College Again

Three semesters down. One more to go.

Has it really been almost a year and a half since I started this quest of going back to school?

Damn. Time flies when you’re studying and drinking.

Only this time around, I’m a bit older and a bit wiser, so I’m not drinking AS MUCH as I did when I first went to college about seven years ago. I had way too much fun back then. That’s actually one of the reasons why I went back.

Other then the student debt, I’m glad I went back. The field of study I’m in has a high hiring rate after graduation, one of the highest in the school.

There is also a lot of opportunities for self-employment in this field as well. Something I’m considering doing once I graduate, to help pay the loan bills.

I have to admit, it feels sort of strange to have, dare is say a, “Vision” of what I want to do after graduation. I usually just kind of go with the flow and see what happens. But having an idea of what I want to do in nine months is another good change.

Pass or Fail

So, how exactly did I do? What where my grades like? How about I show you:


Not bad, eh? Considering I never got any certificates or diplomas from college all those years ago. I barely went to class. And when I did, I was usually a few beers deep or stoned out of my mind, or both.

Oh well, you live and learn. And this year I certainly learned, a lot.

Here’s to the beginning of a fun and productive summer!



The Nervous Braindown: Episode 5 – How To Time Travel Using Your Nose

We all have our favourite smells that take us back to a time that we cannot help but remember. In this latest episode of The Nervous Braindown I show you guys How To Time Travel Using Your Nose.

In this episode I share with you:

1. How Smells Trigger Memory
2. My Favorite Smells
3. The Future of Smelling

Have a listen and don’t forget to like and subscribe to my youtube channel!


The Nervous Braindown Podcast – Episode 4 – Should We Be Worried About Artificial Intelligence

After almost a year long hiatus, The Nervous Braindown Podcast is back!

The buzz on my Twitter feed is all about podcasts. I couldn’t help but get the itch to record another episode. It was fun. Between the technical difficulties and the cursing I was finally able to put together this episode in a few days.

The length of the original cut was just over 20 minutes. The first 6 and a half minutes I did a bit of a “catch up” – shared a bit about me and what I’ve been up to. HOWEVER, I decided to cut that part out. Mostly for the sake of length (nobody is going to listen for 20 minutes).

I think you’ll enjoy the final cut.

Episode 4 – Should We Be Worried About Artificial Intelligence?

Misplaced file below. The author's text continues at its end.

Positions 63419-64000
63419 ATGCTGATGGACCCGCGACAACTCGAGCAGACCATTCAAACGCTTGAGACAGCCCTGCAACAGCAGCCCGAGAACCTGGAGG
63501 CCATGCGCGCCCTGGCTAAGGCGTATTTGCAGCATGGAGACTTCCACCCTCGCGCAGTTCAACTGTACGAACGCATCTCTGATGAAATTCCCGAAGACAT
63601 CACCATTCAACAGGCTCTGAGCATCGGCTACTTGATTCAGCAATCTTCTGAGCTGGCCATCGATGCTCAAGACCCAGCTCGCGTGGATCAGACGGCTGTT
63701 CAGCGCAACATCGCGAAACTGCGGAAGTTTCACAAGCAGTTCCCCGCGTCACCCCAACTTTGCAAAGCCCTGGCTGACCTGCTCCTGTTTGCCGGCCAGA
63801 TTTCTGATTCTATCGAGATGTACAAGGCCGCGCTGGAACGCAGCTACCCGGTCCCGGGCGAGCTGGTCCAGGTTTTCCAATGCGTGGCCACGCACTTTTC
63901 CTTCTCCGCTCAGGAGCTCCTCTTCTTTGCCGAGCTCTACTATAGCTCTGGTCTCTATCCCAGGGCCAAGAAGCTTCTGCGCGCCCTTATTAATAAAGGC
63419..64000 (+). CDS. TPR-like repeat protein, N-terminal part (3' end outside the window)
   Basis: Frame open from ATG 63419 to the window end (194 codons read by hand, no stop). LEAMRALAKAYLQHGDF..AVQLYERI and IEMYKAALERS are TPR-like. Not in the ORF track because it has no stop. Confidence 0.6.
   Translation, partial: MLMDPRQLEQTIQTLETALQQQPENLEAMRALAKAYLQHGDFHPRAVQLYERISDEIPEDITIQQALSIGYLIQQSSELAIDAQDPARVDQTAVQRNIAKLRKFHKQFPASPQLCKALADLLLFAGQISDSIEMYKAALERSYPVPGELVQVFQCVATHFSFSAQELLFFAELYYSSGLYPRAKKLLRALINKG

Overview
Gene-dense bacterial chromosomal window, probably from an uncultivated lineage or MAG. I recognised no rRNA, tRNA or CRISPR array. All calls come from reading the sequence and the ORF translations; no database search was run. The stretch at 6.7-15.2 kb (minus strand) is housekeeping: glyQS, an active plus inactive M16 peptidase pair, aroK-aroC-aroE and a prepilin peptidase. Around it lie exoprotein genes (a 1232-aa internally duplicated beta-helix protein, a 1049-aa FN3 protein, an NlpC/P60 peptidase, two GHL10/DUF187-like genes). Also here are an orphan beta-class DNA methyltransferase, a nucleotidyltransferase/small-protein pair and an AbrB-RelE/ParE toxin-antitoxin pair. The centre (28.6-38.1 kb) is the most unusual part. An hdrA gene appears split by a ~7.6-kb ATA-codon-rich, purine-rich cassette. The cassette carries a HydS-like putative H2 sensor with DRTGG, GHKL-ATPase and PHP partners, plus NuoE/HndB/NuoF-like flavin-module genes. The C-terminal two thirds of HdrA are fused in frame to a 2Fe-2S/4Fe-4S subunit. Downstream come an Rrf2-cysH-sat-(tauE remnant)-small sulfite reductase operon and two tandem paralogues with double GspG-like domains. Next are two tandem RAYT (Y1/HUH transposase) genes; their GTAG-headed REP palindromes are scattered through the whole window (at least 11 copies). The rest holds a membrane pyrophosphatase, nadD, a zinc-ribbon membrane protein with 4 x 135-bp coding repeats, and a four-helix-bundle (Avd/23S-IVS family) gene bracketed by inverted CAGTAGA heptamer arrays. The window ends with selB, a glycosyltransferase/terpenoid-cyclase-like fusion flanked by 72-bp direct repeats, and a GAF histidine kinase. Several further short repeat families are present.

I talk about:

  • Types of Artificial Intelligence
  • Who thinks we should be worried?
  • How long do we have?
  • (Length: 13mins12sec)

Have a listen and let me know what you think!


Show References:


A Fathers Voice Inside Your Head

(The first part of this post is a comment of mine that I left over at The second part is a reflection.)

The Comment

These days I’ve got the self-talk and negative thoughts pretty much under control. I only talk negatively to myself if it’s constructive. For example, if I actually did something stupid, I’ll say something like, “D you’re such an ass (then as if to look up to the score-judges and say), I’ll allow it.”

I only allow positive negative-talk. Kind of like harsh constructive criticism.

*switching gears*

“But sometimes my mind impersonates that person and their voice says something that I think they would say.”

“(If you experience this as well, I would watch out for it, because you can start attributing things to people they never said or never would say, just because you imagine it so convincingly.)”

As soon as I read those I thought about the way I sometimes think about my father (EDIT: I’ve written about this before). I love the guy. He was actually at my place yesterday. He was here in town for a funeral. He stayed the night at my new place. It was great to see him. He’s very supportive.

For some reason I ponder about things I think he would say to me. If I did something I think he would be displeased with I would, “start attributing things to…” him that he, “…never said or never would say.”

Perhaps that comes from my personal history growing up with him. Nothing terribly bad happened. But I do remember in the past the anger I had towards him. I’m sure that’s normal for any guy that grew up with a hard ass for a father.

One of the things that I am learning about myself (through recognising my inner dialogue, and trying to understand it) is that the anger left over from the past, towards my old man, must be forgiven. I’m 31 years old now. I’m constantly reminding myself that my parents did the best they could. And they did a hell of a job.

Being aware of all this has certainly helped me ‘grow up’ a bit. And it all started with recognising, accepting, then dissecting the thoughts in my head.

Cool post Aaron.

The Reflection

There comes a time in a young man’s life where he has to let go and forgive his old man. Barring any actual abuse, you cannot blame your parents for who you are.

Even though almost everything you are has come from them – chromosomes, genetics, environment, language, beliefs, values, habits (good and bad), etc. – you should no longer hold resentment or rage towards them.

Their voices may be echoed in the internal dialogue you have in your head, but that doesn’t mean it’s them.

Your parents were susceptible to the same forces – prenatal, perinatal, and postnatal – that you were exposed to. They didn’t choose their parents and you and I didn’t either.

My mom probably wouldn’t have chosen an alcoholic for a father. And my dad probably wouldn’t have picked a father that ended up hanging himself.

We don’t have a choice of parents. But we do have a choice of controlling our emotions and thoughts about them. The good and bad.

Get a hold of the negative thoughts you have towards your parents. They’re yours and yours alone. Accept them. Learn how to understand them. Live with them. Get rid of them.

Speaking of thoughts, do you have any to share?

A Ride Through Suburbia

I went on a bike ride through suburbia. 28 degrees (83), clear, and sunny.

dcllive weather.jpg

While on my ride I had my iPod in listening to some jams. Enjoying the tunes, soaking in the nice weather, on Sunday of a long weekend.